Warning:Public-Private Communication Breakdown
Warning:This following communique might be seen by some as an act of passive-aggressive behaviour on my part. Such is not my intention nor is this an under-handed attempt to criticize any particular person. I am simply trying to illustrate that communication-breakdown happens and think this is a good example of such breakdown.
Communication is an interesting concept. While being the passive recipient of emails and newsletters and tv and radio is the ultimate in communication for some people, there are those like myself who appreciate a bit of feed-back. Sometimes even a bit is not enough. Perhaps a grunt of assent was sufficient for my neanderthal ancestry. For me, however, communication requires a bit more effort.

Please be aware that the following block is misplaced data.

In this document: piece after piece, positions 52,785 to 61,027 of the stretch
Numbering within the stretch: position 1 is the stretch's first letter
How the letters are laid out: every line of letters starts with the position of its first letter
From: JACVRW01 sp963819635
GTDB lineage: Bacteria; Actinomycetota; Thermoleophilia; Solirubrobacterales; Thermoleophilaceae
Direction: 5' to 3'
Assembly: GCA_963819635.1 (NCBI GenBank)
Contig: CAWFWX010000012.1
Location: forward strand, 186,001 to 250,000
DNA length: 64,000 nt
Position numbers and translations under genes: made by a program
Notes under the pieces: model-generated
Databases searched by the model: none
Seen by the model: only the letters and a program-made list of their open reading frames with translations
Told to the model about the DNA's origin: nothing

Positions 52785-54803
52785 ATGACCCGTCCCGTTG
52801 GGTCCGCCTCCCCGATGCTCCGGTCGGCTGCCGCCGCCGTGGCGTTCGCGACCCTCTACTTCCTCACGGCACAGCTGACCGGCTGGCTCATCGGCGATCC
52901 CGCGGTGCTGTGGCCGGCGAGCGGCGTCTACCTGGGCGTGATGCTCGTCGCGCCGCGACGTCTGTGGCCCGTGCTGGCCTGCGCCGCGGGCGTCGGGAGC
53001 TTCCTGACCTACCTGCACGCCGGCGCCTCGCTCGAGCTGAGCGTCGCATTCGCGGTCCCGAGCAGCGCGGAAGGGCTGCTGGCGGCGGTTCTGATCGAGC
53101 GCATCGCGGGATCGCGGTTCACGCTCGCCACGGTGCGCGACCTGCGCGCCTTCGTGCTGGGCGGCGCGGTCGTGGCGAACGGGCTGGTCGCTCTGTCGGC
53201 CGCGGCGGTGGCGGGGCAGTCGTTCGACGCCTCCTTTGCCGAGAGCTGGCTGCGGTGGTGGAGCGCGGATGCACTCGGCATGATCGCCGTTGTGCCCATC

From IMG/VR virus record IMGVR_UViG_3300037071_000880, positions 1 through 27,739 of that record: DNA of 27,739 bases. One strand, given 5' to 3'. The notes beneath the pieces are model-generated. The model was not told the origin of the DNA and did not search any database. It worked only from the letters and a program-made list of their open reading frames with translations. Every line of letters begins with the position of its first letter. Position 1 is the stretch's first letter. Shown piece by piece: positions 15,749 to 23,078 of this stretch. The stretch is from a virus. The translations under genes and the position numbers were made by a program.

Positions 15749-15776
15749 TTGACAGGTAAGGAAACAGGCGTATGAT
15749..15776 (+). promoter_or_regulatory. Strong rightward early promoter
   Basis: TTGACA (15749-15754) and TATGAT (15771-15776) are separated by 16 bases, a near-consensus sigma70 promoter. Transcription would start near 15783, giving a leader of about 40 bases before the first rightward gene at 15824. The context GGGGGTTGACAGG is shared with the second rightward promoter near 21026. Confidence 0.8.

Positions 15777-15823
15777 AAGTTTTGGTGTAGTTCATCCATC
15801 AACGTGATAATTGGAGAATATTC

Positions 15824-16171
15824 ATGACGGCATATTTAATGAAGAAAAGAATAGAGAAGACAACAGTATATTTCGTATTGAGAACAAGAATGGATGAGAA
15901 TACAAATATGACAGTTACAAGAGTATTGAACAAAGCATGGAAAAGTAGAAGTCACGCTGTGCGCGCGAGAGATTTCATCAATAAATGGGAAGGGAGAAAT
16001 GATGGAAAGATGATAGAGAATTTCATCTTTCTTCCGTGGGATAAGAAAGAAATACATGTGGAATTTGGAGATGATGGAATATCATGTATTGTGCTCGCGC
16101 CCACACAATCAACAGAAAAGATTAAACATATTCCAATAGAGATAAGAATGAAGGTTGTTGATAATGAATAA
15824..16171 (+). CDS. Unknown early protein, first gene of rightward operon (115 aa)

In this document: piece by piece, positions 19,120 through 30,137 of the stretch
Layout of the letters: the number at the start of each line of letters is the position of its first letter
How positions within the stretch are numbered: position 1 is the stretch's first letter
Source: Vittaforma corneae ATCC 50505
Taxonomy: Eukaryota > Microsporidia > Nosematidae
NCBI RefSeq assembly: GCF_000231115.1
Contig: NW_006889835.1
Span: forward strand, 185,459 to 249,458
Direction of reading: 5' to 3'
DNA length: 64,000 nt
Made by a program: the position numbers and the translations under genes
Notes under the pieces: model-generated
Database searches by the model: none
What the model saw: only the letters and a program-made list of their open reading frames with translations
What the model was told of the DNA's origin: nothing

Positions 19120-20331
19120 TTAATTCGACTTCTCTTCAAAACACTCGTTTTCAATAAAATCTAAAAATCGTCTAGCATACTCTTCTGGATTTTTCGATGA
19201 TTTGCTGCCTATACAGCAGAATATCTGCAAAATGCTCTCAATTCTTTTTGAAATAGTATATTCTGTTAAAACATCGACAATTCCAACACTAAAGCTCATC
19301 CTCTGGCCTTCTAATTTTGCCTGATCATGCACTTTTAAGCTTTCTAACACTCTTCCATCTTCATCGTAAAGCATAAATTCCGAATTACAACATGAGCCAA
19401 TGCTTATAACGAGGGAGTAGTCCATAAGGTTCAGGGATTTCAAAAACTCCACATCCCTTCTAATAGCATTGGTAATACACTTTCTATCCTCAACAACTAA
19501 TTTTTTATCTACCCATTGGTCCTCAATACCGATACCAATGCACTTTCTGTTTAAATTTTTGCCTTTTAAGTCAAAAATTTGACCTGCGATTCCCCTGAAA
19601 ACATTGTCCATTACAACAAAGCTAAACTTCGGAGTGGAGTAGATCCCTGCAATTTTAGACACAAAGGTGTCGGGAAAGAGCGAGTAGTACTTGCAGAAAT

Following is one example of communication-breakdown between myself and a paid public servant who did not appear at a public meeting last August although he had assured me he would be there. I finally received an email from him this past week, five months after the meeting. He wrote in his email that he had indeed gone but nobody was there.
What are you supposed to do or say when a public servant tells you that he will gladly do what he can to help you, then when you make a specific request, replies that your request does not fall within his particular area of expertise? What are you supposed to do when he or she does not appear at a meeting he promised to attend? Are you supposed to try to find out what happened? When you reconnect months later and he assures you that he will gladly help you in any way he can, do you actually believe such words are to be taken seriously?